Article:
Wednesday, May 9, 2018

Little Shop of Horrors (Musical version) by Alan Menken and Howard Ashman

Last time a local theater did Little Shop of Horrors, we wanted to attend, but even the extra performances sold out before we could get a block of tickets large enough for our tribe. Thus, when Stars decided to include this musical in their season, certain of my kids were insistent that we had to go see it.

The plot is simple: Seymour is an awkward orphan working at Mushnik’s Skid Row Florists, pining after his tacky blonde co-worker, Audrey. While shopping the wholesale flower district during a solar eclipse, Seymour discovers an unusual plant - a kind of fly trap - which he brings back to the shop and names “Audrey II.” The plant appears sickly, until an accidental thorn prick leads Seymour to discover that the plant needs blood to survive.

Audrey II brings attention to the shop, which prospers. But there is a cost. As Audrey II grows, it starts to talk - and demand fresh human meat. Seymour starts with the sadistic dentist, Orin (also Audrey’s abusive boyfriend), after he accidentally asphyxiates himself with laughing gas. But Audrey II remains hungry, and the body count grows.

Alan Menken is well known for his music written for animated films during the Disney Renaissance, initially in collaboration with Howard Ashman (before Ashman’s death from AIDS in 1991). The songs from Aladdin, The Little Mermaid, and Beauty and the Beast remain popular - with good reason. However, Menken and Ashman wrote together for Broadway before that. Little Shop of Horrors is their best known musical from that period. The musical version was based loosely on the original 1960 film of the same name. Later, Frank Oz would direct a new film version, based on the musical.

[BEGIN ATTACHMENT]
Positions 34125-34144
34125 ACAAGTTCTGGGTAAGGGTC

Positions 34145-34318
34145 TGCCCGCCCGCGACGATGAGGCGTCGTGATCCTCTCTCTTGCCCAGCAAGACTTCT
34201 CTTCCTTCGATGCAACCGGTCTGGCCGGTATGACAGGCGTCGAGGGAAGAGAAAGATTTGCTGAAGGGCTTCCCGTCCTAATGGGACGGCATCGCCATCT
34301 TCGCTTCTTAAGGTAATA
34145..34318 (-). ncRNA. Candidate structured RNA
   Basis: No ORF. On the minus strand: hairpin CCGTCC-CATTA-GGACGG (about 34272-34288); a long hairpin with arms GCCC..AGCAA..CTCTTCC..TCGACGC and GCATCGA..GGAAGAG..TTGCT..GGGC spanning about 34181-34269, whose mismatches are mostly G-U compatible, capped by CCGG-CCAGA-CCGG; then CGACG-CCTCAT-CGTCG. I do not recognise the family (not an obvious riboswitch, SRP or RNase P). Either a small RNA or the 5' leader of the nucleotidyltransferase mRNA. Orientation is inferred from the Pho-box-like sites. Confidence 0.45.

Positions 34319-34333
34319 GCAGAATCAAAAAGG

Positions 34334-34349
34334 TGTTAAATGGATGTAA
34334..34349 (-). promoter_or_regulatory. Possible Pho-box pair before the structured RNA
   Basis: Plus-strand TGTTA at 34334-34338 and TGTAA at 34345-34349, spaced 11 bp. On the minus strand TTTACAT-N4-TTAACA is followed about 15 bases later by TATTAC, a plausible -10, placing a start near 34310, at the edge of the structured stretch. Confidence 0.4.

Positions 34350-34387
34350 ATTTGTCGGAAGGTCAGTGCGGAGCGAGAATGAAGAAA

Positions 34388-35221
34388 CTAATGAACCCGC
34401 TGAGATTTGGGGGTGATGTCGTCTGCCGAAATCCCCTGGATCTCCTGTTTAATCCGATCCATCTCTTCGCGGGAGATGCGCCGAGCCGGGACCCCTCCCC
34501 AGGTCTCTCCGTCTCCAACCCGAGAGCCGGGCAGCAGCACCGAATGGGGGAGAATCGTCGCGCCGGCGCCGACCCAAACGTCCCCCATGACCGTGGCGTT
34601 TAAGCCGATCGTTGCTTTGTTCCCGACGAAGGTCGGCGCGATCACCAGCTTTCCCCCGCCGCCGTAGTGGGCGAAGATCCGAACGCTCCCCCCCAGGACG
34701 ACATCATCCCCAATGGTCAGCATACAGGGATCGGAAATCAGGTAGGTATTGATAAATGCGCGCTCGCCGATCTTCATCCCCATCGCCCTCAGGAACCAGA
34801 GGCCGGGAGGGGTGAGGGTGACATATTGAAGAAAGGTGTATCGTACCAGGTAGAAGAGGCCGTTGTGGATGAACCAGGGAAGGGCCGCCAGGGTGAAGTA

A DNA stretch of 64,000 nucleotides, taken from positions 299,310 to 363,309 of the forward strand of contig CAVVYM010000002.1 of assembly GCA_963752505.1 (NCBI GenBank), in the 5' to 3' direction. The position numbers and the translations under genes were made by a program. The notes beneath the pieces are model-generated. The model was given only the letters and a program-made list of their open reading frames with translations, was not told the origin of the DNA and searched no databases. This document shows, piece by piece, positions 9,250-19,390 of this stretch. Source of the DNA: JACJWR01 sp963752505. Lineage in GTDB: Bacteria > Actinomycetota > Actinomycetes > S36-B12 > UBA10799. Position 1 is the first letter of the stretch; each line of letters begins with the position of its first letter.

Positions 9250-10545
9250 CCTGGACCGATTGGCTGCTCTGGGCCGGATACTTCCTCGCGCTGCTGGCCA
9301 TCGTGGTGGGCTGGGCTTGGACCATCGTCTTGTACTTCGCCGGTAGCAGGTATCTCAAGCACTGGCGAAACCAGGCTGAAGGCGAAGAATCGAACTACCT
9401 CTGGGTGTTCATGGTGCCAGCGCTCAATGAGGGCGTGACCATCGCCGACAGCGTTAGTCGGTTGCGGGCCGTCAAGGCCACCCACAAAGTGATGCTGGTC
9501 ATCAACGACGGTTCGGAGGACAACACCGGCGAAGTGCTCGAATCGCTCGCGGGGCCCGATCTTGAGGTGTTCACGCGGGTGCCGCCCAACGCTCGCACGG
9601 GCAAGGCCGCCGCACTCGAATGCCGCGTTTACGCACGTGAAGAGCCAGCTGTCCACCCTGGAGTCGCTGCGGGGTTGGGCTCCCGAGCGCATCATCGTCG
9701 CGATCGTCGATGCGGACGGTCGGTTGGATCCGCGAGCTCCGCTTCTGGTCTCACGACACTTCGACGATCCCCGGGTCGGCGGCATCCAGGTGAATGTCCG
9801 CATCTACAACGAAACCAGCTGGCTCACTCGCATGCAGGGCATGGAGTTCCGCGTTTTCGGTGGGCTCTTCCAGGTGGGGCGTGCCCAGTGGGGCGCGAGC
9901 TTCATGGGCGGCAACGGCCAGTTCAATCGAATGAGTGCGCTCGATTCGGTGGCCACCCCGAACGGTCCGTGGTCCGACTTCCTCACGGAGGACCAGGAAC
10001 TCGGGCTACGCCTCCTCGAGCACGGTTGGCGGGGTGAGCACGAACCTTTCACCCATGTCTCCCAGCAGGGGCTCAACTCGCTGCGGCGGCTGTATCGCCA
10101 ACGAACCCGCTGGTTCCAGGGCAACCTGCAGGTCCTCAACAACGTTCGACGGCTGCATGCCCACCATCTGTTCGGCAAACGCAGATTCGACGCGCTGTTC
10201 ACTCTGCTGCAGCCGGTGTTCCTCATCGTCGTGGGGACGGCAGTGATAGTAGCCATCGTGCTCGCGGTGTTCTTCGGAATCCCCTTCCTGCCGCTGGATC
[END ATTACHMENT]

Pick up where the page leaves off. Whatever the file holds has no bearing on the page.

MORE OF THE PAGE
The tunes are in the style of the 1960s - specifically early Motown, doo-wop, and pop-rock. Three street urchin girls serve as the chorus, narrating events and commenting on the action. The three vocalists (Lisa Ramos, Lizzy Lake, and Aubrie Calloway) chosen for this production were strong. As the voices of Audrey and Audrey II, respectively, Erica Kimmel and Kenneth Whitchard were excellent. Zachary Gonzalez (Seymour), Nate Logan (Mr. Mushnick), and Peter De Keles (Orin and multiple other parts) filled out the cast. I particularly want to express my appreciation for the live band. I know that cost and space limitations have made live musicians all too rare these days, so it was delightful to experience the magic this time. Brock Christian, Cody Greenwell, Brad Briscoe, Jeff Ardray, and Adam Clements, you guys were great - a really tight group for this show. I’ve played musical theater, and it’s a tough and often thankless job, so here is a thanks from me.

I also should note that the puppetry necessary to bring Audrey II to life was well done. The movements of the plant fit the vocal stylings of Whitchard perfectly.

My kids, in case you wondered, really enjoyed the show. Although Lillian did hide her face a few times during the scary stuff. Cora, who is hard to impress, laughed the whole way through. My kids do have a dark sense of humor.

Alas, this show has run its course. However, I do encourage Bakersfield locals to check out the local arts, theater, and music scene. There are plenty of fun shows planned for this year. 

 Lisa Ramos, Lizzy Lake, Zachary Gonzalez, and Aubrie Calloway
Stars promotional photo.

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